The threat of cyber attacks on nuclear power plants and other nuclear facilities is substantial and on the increase, according to experts at the Nuclear Industry Summit, held earlier in the year. Hackers are becoming more skillful and dangerous in a way that could have a devastating impact on nuclear facilities and grids.
It is imperative that businesses, governments, and regulators make cybersecurity an industry-wide priority. Experts at the Nuclear Industry Summit (NIT) emphasized that hackers have turned their focus on these systems because therein lies the key to causing massive chaos and damage.
The most successful publicly known cyberattack on a nuclear facility utilized malware which caused serious damage to production equipment at an Iranian plant that was enriching nuclear materials. That virus was the infamous Stuxnet, which was able to induce the facility’s centrifuges to spin out of control and break down.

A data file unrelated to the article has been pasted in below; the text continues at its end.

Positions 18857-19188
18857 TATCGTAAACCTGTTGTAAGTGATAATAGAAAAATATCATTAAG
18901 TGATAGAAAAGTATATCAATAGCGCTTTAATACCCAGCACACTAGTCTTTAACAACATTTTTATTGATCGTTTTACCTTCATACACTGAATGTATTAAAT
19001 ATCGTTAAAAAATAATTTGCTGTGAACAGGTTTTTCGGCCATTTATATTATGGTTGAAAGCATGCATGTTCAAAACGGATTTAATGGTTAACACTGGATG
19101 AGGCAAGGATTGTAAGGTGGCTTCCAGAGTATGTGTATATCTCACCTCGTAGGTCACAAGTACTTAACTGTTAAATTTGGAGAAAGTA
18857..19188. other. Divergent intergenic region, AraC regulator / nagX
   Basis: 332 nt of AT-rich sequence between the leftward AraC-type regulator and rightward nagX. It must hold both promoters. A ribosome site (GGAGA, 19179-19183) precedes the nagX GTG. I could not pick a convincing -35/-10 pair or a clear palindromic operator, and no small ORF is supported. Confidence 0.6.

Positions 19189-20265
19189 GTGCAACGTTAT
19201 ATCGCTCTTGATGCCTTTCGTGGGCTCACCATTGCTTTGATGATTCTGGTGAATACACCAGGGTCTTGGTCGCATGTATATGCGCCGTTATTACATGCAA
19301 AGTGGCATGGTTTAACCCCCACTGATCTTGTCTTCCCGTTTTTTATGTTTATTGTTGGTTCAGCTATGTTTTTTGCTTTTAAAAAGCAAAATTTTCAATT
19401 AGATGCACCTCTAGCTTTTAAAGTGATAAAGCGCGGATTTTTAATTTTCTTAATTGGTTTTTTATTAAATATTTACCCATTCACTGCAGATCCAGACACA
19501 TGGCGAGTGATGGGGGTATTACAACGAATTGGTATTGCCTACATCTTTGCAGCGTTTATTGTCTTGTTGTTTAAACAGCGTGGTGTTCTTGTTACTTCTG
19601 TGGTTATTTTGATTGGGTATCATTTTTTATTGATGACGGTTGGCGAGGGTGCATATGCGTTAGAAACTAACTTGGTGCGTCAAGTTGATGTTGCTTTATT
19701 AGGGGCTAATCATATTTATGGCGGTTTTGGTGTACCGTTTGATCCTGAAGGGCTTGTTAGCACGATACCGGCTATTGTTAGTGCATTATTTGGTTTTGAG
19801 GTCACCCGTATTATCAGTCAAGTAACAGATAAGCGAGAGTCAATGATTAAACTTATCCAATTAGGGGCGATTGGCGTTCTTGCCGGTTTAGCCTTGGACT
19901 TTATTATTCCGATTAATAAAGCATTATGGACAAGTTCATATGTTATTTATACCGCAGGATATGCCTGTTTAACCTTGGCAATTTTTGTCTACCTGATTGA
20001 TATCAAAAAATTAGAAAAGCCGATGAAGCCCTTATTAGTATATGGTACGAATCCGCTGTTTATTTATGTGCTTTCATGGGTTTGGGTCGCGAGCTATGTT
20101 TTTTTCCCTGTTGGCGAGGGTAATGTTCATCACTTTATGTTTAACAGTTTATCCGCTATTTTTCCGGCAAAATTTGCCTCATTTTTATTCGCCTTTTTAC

Potential attacks on non-nuclear, major industrial sites is also gravely concerning. For instance, an attack on Ukraine’s electrical grid left thousands of people without power. The attackers used a program called BlackEnergy which targets industrial control systems. According to RegBlog, “cybersecurity threats are an all-too-real risk for many buildings and electric grids connected to the Internet. According to a U.S. Department of Homeland Security report, although ‘the energy sector only represents 5-6 percent of U.S. GDP, the energy industry is subject to roughly 32 percent of all cyberattacks.” Read More